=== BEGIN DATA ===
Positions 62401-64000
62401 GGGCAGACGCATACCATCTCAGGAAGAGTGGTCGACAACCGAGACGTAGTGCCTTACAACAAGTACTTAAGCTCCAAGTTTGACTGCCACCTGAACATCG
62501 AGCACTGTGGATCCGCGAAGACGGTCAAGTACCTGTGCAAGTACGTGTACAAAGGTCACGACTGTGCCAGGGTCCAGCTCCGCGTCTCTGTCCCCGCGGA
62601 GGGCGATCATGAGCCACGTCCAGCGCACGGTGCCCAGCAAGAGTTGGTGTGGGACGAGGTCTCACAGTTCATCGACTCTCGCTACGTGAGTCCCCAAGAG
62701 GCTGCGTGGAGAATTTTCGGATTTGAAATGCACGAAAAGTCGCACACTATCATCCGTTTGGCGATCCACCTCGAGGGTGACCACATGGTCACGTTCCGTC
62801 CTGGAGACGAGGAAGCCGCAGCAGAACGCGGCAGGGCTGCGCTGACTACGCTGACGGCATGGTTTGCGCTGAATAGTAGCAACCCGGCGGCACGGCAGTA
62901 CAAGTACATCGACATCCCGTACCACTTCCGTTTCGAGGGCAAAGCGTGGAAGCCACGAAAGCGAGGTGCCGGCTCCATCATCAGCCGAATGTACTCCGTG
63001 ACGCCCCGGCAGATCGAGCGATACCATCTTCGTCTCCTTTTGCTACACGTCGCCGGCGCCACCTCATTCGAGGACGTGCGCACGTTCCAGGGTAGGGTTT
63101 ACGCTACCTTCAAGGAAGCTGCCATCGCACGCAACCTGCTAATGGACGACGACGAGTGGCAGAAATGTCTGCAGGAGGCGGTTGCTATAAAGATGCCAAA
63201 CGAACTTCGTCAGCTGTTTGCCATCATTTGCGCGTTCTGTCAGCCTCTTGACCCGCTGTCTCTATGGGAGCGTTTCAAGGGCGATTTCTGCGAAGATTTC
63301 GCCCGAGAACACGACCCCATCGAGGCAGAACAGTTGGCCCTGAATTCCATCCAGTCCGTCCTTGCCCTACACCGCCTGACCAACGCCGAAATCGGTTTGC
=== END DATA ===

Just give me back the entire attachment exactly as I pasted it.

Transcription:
Positions 62401-64000
62401 GGGCAGACGCATACCATCTCAGGAAGAGTGGTCGACAACCGAGACGTAGTGCCTTACAACAAGTACTTAAGCTCCAAGTTTGACTGCCACCTGAACATCG
62501 AGCACTGTGGATCCGCGAAGACGGTCAAGTACCTGTGCAAGTACGTGTACAAAGGTCACGACTGTGCCAGGGTCCAGCTCCGCGTCTCTGTCCCCGCGGA
62601 GGGCGATCATGAGCCACGTCCAGCGCACGGTGCCCAGCAAGAGTTGGTGTGGGACGAGGTCTCACAGTTCATCGACTCTCGCTACGTGAGTCCCCAAGAG
62701 GCTGCGTGGAGAATTTTCGGATTTGAAATGCACGAAAAGTCGCACACTATCATCCGTTTGGCGATCCACCTCGAGGGTGACCACATGGTCACGTTCCGTC
62801 CTGGAGACGAGGAAGCCGCAGCAGAACGCGGCAGGGCTGCGCTGACTACGCTGACGGCATGGTTTGCGCTGAATAGTAGCAACCCGGCGGCACGGCAGTA
62901 CAAGTACATCGACATCCCGTACCACTTCCGTTTCGAGGGCAAAGCGTGGAAGCCACGAAAGCGAGGTGCCGGCTCCATCATCAGCCGAATGTACTCCGTG
63001 ACGCCCCGGCAGATCGAGCGATACCATCTTCGTCTCCTTTTGCTACACGTCGCCGGCGCCACCTCATTCGAGGACGTGCGCACGTTCCAGGGTAGGGTTT
63101 ACGCTACCTTCAAGGAAGCTGCCATCGCACGCAACCTGCTAATGGACGACGACGAGTGGCAGAAATGTCTGCAGGAGGCGGTTGCTATAAAGATGCCAAA
63201 CGAACTTCGTCAGCTGTTTGCCATCATTTGCGCGTTCTGTCAGCCTCTTGACCCGCTGTCTCTATGGGAGCGTTTCAAGGGCGATTTCTGCGAAGATTTC
63301 GCCCGAGAACACGACCCCATCGAGGCAGAACAGTTGGCCCTGAATTCCATCCAGTCCGTCCTTGCCCTACACCGCCTGACCAACGCCGAAATCGGTTTGC